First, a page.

LETTERS: On Edinburg’s Cenizo Park and dangerous intersection and ethical behaviors

Protecting Cenizo Park in Edinburg

On June 6, the City of Edinburg designated and appropriated Parkland Dedication funds of $1 million for the Memorial/Eisenhower Park Joint Project with the Edinburg Consolidated Independent School District. But, the above approved budget item was not the most newsworthy of the agenda items. If you live, work, or travel to downtown Edinburg, you will have noticed the increased building — but not of single-family dwellings which were once zoned there, but instead there is a seeming buying frenzy of single-family zoned lots to switch them to multi-family zoned, and then build or resell later.

Off Seventh Avenue and Sprague Lane, there is established Cenizo Park, which has been steadily improved over the years. New facilities like a playground area, restrooms and covered picnic tables attract neighbors from near and further away. Cenizo Park is two blocks long, one block of improvements, and the second block contains shade trees and surrounding all is a walking trail. This balance of green area along with improvements draws residents to play and interact as a neighborhood community. This sense of neighborhood became evident when real estate developers bought a large lot nearby and wanted it rezoned from single-family, or suburban, to multi-family or urban residential.

The Cenizo Park neighborhood residents who would be negatively impacted by the proposed zoning change met with Edinburg Planning and Zoning twice. Due to infrastructure problems of downtown neighborhood narrow streets, poor drainage during flooding, and concerns about increased traffic congestion and parking, and particularly the change of the zoning in this area, the Cenizo neighborhood acted together to request a denial of the zoning change. And in a happy story for the residents, the zoning change for this particular lot was denied. Applause to Edinburg Mayor Richard Garcia and the City Council for supporting the downtown residents and parks.

Diane Teter, Edinburg

Fix ‘hazardous’ Edinburg intersection

This letter is addressed to the traffic department or anyone else who can resolve this issue. The intersection of West Freddy Gonzales Drive and South Jackson Road in Edinburg and is dangerous because of the deep dip in the road. Please put up warning signs. I would hate to see anyone else get hurt.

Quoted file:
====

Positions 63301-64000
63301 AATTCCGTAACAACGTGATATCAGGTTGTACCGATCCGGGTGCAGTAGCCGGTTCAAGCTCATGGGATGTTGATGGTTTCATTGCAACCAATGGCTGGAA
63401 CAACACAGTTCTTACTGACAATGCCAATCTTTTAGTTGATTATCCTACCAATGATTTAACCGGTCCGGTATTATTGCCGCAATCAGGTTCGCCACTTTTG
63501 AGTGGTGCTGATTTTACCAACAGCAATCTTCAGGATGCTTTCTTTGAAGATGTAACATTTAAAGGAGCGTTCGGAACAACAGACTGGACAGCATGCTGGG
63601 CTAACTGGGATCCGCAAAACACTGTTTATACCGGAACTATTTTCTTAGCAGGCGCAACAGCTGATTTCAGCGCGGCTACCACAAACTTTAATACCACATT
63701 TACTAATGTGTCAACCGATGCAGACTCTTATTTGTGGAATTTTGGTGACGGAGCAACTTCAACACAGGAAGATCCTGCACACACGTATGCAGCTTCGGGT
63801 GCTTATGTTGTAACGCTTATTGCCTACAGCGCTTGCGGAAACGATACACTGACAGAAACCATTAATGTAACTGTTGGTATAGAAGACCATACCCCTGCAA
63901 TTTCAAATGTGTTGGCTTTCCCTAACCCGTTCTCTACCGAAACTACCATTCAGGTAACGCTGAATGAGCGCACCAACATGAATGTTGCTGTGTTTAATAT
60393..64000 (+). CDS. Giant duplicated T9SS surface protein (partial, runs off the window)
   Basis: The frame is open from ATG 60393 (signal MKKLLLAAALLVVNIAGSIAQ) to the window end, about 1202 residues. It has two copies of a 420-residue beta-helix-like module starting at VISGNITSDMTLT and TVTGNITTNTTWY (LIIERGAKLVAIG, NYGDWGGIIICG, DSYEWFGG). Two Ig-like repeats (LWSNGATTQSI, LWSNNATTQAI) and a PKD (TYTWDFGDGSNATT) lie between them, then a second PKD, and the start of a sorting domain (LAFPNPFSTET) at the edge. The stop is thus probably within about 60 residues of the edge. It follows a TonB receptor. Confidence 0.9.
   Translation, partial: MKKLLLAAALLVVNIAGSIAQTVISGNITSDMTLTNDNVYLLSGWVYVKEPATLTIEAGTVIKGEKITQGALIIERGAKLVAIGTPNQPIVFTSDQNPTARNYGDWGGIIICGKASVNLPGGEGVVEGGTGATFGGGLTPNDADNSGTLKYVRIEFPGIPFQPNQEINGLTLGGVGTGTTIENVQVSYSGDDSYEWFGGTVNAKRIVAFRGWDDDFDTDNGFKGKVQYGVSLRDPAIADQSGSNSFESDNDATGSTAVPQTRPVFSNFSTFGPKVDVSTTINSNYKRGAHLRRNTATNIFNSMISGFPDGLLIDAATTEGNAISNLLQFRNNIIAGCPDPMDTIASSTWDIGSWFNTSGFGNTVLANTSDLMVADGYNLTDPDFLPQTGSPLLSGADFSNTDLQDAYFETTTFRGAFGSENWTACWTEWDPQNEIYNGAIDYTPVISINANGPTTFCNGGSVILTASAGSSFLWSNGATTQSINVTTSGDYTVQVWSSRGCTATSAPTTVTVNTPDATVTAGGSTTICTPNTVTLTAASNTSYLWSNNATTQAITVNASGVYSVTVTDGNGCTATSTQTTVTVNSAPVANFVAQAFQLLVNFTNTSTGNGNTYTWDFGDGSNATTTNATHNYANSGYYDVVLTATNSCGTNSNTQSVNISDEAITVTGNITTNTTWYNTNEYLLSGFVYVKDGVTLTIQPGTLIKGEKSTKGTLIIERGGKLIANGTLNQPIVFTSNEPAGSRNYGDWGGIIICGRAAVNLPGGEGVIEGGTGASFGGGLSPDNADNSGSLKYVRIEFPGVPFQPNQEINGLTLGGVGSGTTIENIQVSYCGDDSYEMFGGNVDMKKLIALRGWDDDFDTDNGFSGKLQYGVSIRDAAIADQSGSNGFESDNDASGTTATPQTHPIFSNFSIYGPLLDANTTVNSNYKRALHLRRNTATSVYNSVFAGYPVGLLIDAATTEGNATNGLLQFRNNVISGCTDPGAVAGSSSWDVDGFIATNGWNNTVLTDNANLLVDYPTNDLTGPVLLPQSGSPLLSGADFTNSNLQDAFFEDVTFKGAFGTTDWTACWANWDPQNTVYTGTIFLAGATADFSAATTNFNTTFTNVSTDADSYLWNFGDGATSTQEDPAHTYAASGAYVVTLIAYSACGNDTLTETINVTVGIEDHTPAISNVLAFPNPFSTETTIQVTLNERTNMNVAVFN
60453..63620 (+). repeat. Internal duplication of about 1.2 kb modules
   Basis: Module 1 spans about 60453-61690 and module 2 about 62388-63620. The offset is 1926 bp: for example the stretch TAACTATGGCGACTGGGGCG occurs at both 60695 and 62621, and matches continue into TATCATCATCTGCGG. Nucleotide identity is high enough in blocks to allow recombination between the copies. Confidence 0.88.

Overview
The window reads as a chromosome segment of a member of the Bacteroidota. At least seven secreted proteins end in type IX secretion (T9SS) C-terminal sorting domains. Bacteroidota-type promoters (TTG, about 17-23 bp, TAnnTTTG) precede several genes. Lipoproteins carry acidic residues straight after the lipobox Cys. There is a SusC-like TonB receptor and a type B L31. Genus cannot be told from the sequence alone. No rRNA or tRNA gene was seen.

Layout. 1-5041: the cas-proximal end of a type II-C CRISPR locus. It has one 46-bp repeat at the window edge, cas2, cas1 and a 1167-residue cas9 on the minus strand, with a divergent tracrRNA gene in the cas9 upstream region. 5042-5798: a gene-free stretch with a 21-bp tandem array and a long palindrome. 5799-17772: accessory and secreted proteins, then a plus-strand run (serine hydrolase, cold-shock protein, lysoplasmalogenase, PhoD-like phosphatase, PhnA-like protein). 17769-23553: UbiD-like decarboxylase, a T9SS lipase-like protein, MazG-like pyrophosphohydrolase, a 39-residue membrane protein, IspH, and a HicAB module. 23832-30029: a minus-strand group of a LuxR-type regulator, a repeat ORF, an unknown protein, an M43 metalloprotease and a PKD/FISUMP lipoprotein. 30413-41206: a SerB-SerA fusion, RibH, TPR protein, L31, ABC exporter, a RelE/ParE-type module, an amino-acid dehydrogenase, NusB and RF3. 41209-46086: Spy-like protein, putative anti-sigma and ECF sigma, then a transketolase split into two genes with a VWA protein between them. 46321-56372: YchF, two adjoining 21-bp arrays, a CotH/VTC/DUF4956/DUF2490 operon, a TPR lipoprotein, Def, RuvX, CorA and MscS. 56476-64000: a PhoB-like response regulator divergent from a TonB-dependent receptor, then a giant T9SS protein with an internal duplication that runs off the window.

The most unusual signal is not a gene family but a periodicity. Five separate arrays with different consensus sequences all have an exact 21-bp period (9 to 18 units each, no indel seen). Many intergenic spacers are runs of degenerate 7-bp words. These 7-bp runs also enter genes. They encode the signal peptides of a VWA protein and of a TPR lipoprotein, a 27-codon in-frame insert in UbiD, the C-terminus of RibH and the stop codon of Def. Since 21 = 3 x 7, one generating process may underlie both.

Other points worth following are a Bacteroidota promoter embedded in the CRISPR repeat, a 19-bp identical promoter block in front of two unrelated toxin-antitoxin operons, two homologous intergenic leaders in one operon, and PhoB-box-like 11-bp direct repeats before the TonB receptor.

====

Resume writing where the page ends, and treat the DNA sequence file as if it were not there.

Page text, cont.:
My own experience with this intersection wasn’t pleasant and any driver could loose control. I nearly lost my front tooth and got a bloody lip when the car I was a passenger in hit the dip in the road at that intersection. Despite having a seat belt on, I bounced up and down making my computer tablet also fly up and hit the ceiling of the vehicle then smash into my mouth. The driver also commented he almost lost control. When we arrived at our final destination, the family we visited said everyone who lives in this area knows about the “dip” in the road.

Please put up some warning signs and fix this area.

Carlos Gonzalez, Edinburg

Judge should sever relationship

I have read about the attention paid to the Orwellian government “transparency” wishes in recent months, as local legislators tackle state issues regarding Open Government laws. This extends to the federal level to combat “fake news” allegations and full disclosure from our dystopian government in Washington, D.C.

As an advocate for improved law enforcement and criminal justice in Hidalgo County, I was surprised to see 206th State District Judge Rose Guerra Reyna swear in Joaquin Zamora to the McAllen City Commission. Zamora is the prosecutor to her court and although judges and attorneys are “friendly” toward one in court, ethics dictate the relationship between them should remain professional.

The swearing-in procedures, as I understand, allow public servants to choose their official, making it a “personal” decision.

Now, in fairness, McAllen Mayor Jim Darling was sworn in by Chief U.S. District Judge Ricardo Hinojosa, who he may have or one day represent a person before in his court. They may have a personal relationship, however, it is communicated on the record. Also, Mayor Darling is not assigned to Judge Hinojosa’s court daily as a prosecutor.

Therefore I believe Zamora should be reassigned from his duties in the 206th State District Court. Or indigent defendants, and their court-appointed attorneys, should be notified through Discovery Compliance Statements as required by Michael Morton Act, of Zamora’s personal relationship with Judge Guerra Reyna.

Lupe Chavez Jr., Pharr

Don’t abandon kids at playgrounds

In regards to Manuel Pescador Jr.’s June 12 letter alleging fast food restaurant playgrounds are serving as “babysitters,” I believe if parents drop a child off without an adult to supervise, wouldn’t that be considered abandonment? You hear of kids being left at truck stops or fire stations or hospitals and that is considered abandonment. So what is the difference here? What if a child got hurt while playing there? You can bet the police would be called when the parent wasn’t present. I bet then, that the parent would try to sue that establishment because their child was hurt on that property.

I feel that if a person sees a child being “dropped off” and an adult doesn’t accompany the child, they should not hesitate to call authorities or let management know. That way when the parent returns they will be held responsible for their actions and reprimanded.

Suzanne Oviedo, Mission

Letters to the Editor are written by concerned citizens just like you. To submit your own letter to the Editor email to letters@themonitor.com. Limit letters to 300 words. We will not publish anonymous letters, personal attacks or consumer complaints. Include your full name, address and a phone number for verification. All letters are subject to editing.